Many of our current complex social problems require the intersection of expertise in different fields to reach success. Think about art and science, communication and climate change and so many others! Being able to take classes with students who are becoming experts in fields wildly different from yours helps broaden the way that your class as a collective can look at problems. It also makes for really interesting conversations!

4. The daily cohort design allows you to actually get to know other students and professors.

In the Semester in Dialogue, you get to meet with your classmates every single day which brings you closer together as you bond over working and having down time together. The cohort style also links you to the Semester in Dialogue alumni community which gets together to have trivia nights. Once you have been in the Semester in Dialogue, you will always have a home at the Centre.

5. The professors that are with you every day are community leaders that are extremely well respected in their field.

It’s true. The mentorship you receive in the Semester in Dialogue is from amazing thinkers. This semester will be taught by Shauna Sylvester, Dr. Jacqueline Koerner and Kris Archie! Shauna Sylvester, who is the Executive Director of the Centre for Dialogue, is teaching her last semester during Trust, Money and Power: Funding Change, the Semester in Dialogue Summer 2022 course.

6. You become aware of current events/issues that are affecting society now!

The Semester allows you to get outside of thinking about strictly theory and think more about applicable solutions.

7. Thought leaders. Period! Need I say any more?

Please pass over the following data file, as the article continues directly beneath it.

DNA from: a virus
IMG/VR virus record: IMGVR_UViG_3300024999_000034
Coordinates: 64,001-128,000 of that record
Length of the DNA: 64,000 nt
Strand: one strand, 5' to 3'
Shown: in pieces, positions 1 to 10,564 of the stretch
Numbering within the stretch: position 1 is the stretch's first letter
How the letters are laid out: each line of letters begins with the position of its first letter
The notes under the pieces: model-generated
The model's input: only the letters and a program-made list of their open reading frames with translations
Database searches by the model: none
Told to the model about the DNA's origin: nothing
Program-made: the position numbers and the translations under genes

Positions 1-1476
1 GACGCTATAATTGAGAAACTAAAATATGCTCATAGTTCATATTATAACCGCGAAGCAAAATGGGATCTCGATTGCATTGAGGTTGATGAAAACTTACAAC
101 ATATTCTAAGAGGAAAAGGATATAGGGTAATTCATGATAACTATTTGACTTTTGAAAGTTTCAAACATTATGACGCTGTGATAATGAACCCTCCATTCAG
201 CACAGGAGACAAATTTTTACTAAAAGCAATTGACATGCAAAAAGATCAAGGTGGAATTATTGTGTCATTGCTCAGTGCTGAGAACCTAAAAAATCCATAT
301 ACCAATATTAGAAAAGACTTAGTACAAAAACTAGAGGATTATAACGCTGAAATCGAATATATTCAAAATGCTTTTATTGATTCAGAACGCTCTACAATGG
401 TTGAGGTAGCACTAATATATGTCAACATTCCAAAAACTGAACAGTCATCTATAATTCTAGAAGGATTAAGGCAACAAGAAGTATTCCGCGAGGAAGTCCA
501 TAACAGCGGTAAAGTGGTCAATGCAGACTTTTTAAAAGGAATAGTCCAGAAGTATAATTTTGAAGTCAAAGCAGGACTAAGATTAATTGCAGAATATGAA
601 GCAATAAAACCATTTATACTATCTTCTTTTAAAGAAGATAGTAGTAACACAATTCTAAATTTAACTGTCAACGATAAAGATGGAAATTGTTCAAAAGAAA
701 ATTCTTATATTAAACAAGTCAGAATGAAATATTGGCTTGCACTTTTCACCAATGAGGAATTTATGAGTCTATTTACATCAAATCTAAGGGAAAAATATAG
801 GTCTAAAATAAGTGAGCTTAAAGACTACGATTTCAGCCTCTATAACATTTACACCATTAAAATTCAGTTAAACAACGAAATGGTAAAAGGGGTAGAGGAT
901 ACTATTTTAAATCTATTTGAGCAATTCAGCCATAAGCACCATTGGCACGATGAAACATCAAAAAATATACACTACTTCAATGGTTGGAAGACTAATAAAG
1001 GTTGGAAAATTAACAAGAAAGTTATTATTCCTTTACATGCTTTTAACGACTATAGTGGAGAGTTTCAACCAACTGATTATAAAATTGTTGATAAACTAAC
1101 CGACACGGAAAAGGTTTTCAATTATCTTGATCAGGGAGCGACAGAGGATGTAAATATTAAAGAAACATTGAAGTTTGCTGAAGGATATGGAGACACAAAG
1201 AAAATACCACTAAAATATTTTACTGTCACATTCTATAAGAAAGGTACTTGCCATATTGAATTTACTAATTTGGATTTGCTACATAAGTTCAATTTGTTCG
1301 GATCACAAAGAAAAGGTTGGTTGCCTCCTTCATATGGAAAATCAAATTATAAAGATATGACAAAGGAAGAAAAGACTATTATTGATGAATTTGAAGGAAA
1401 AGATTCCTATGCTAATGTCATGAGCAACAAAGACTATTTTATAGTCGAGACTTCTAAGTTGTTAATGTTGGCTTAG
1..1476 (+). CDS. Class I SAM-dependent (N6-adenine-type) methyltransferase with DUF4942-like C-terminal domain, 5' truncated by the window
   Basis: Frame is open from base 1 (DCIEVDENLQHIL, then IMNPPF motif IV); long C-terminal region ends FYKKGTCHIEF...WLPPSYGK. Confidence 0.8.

Thought leaders are experts on the topics that you study in the Semester that come to class multiple times a week for the students to have dialogues with. These experts are renowned figures. Don’t forget to add them on Linkedin to remain connected after the course!

This article was written by Claire Patterson, an alumnus of the Semester in Democracy: The Next Frontier.

8. Students from the Semester in Dialogue are known in the community.

Being a Semester in Dialogue alumni is a resume booster as the Centre for Dialogue collaborates with many organizations across Canada and internationally.

9. You get to study in thriving downtown Vancouver.

When you study a Semester in Dialogue your cohort has a beautiful space to call your own in the Wosk building. Bordering Gastown and near many fantastic restaurants, cafes and cultural institutions.

10. Learning how to work in a group.

It’s important and it’s something you will do for the rest of your life! Semester in Dialogue gives you the space to learn how to work with others and be proud of the work you do together.

11. Personal reflection and growth.

The Semester in Dialogue has carved out room for journaling and reflecting on your personal learning journey to make the most out of the experience. This leads to a lot of growth and the personal reflection gives you space to understand yourself in a deeper way. What do you want out of your time in university? What are you passionate about? How do you approach solving problems?

12. It is really fun!

Last but not least the Semester in Dialogue really is fun! You get the chance to really deeply know your classmates through the format of dialogue and time to share meals and be social with each other.